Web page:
The 3rd Child (Erik) – 10/29/16


Over the last 6 weeks, I’ve kept posts to a minimum because we were in the final stages and I didn’t want to let the cat out of bag before it was done. This project started in March, and Erik finally came home today!

The extreme generosity of Art Black and Oswego Cyclery made practice possible over the past two years. Having it locally now means the hour plus commute times round trip to practice will be cut down to about 2 – 3 minutes. There’s a path by me that through a couple of connections goes into the Great American Trail if you go North, and a long set of trails if you go South.

And the practice part is just one of the many huge benefits I’ll get from having my own tandem. I am looking forward to getting in a few practices before winter hits and an amazing 2017 with it! And as soon as the pilot’s pedals come in (most common type so they were out of stock), we’ll do just that.

I would not have my tandem without the help of Dare2Tri and the generous support of the Evanston Bike Club. I am extremely grateful to both of them!

No Man Left Behind (aka EBC North Shore Century) – 9/18/16


(Photo taken post race once we were off the bike. We both wore helmets throughout the ride.)

From the outside periphery, I’ve heard the phrase “No man left behind” when speaking of our Armed Forces. What it really boils down to is loyalty and not leaving a team member behind, as you know they wouldn’t leave you if the solution was reverse.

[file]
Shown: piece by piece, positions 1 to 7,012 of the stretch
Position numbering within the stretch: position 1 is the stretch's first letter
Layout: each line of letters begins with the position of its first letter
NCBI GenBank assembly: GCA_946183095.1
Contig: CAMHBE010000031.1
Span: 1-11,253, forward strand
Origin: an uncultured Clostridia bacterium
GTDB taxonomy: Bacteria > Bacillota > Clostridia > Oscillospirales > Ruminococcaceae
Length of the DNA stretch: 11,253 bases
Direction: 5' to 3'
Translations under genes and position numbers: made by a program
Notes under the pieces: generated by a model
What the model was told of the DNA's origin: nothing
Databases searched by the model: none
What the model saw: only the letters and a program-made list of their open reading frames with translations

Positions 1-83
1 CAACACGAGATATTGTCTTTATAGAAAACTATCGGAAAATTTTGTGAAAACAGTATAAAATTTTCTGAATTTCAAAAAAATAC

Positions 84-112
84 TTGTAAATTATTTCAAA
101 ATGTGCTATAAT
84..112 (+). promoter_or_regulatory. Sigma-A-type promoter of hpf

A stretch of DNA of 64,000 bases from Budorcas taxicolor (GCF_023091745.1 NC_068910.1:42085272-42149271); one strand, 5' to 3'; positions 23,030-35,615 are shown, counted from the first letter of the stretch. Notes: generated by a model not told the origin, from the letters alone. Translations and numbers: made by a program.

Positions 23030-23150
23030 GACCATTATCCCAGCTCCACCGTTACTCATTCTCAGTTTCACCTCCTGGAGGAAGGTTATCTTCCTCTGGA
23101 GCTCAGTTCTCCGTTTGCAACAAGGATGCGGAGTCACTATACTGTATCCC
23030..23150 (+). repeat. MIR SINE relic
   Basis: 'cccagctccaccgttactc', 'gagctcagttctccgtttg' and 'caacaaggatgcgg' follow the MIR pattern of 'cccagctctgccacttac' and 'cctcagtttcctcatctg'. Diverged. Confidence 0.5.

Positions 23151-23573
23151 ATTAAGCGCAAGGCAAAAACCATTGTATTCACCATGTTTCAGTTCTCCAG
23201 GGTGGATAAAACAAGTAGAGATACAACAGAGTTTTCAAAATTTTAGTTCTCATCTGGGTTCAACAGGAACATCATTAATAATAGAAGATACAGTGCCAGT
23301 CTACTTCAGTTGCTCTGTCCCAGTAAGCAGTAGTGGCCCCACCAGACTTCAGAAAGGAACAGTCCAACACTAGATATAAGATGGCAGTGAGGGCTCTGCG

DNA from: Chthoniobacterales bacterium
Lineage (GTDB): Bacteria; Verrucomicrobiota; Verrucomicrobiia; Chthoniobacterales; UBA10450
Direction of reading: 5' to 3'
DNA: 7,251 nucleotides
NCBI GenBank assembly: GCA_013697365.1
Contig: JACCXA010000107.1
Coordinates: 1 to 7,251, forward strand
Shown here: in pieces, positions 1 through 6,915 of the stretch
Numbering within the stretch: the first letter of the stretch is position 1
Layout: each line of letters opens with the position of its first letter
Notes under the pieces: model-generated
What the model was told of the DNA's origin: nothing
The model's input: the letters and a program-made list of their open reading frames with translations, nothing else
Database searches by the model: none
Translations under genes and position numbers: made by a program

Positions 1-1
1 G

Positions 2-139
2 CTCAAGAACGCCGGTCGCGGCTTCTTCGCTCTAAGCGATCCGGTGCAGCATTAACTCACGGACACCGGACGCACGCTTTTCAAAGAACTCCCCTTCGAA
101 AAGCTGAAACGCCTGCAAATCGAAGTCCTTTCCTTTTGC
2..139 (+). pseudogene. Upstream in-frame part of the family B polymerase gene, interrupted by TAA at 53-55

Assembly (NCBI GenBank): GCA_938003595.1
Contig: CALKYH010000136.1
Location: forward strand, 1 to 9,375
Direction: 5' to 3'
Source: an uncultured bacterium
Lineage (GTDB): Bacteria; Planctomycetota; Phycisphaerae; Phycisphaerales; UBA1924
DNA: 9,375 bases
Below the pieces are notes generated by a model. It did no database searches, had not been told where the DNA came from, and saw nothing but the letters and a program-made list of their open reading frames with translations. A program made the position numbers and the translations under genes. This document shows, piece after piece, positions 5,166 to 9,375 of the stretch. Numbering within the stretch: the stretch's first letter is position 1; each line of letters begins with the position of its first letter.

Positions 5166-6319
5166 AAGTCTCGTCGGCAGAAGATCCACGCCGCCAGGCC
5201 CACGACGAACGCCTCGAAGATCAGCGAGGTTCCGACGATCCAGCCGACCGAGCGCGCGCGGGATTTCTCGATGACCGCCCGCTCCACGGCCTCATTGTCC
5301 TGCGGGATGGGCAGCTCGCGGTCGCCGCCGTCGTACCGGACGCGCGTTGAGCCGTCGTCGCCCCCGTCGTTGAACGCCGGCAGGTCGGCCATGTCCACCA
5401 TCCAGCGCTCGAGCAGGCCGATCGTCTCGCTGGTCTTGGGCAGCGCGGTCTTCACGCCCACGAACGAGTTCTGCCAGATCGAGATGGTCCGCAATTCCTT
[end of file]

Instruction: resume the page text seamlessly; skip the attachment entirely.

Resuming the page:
Earlier this summer, my uncle and I decided to do the 50 mile version of the North Shore Century. And a couple of weeks ago, one of my Dare2Tri Development teammates (Alberto) and his pilot Andrew decided to join us. So Sunday morning, we all met up at the park in Evanston and set off for the ride.

Things went well for the fiurst 4 or 5 miles, but near the bridge over I-94, they started to have issues. Andrew was able to get things tightened back up and we were back on the way. But that didn’t last. Shortly after that, they needed to pull over and we waited for the SAG wagon. Once the SAG crew had helped to tighten it up, we were back off again. But that didn’t last for long, and we eventually ended up at REI so they could have a bike mechanic look at it. Long story short, an internal bolt being too tight was messing things up.

They tapped out at REI, and we continued north towards the first rest stop. At this point, we were about 4 hours in and had only gone 10-11 miles. For others, it might have been easy to say at the second or third issue ‘you’re on your own’ and ride on. But in this order, (a) it’s not in my makeup to leave a friend behind and (b) I know that if things had been reversed they would have stayed with us.

After leaving the first rest stop (18.6 miles), we kept heading towards Lake Forest and then into Lake Bluff, which was the turnaround. On the way back, my body started getting unhappy with me. By about mile 32 (our own rest stop at Starbucks), my calf muscles had started to hurt. And by the time that we made it to the next rest stop (mile 44) in Winetka, it was hard to ride for more than a mile or two without it really hurting. I think part of this is that by that point, I’d been on the bike for 7 hours.

Even with the pain, we still made it back to the van by about 4:30 and back to much needed beer at the house.

Even with all the hurdles, it was still a great ride and a fun day. I look forward to doing the North Shore Century again next year!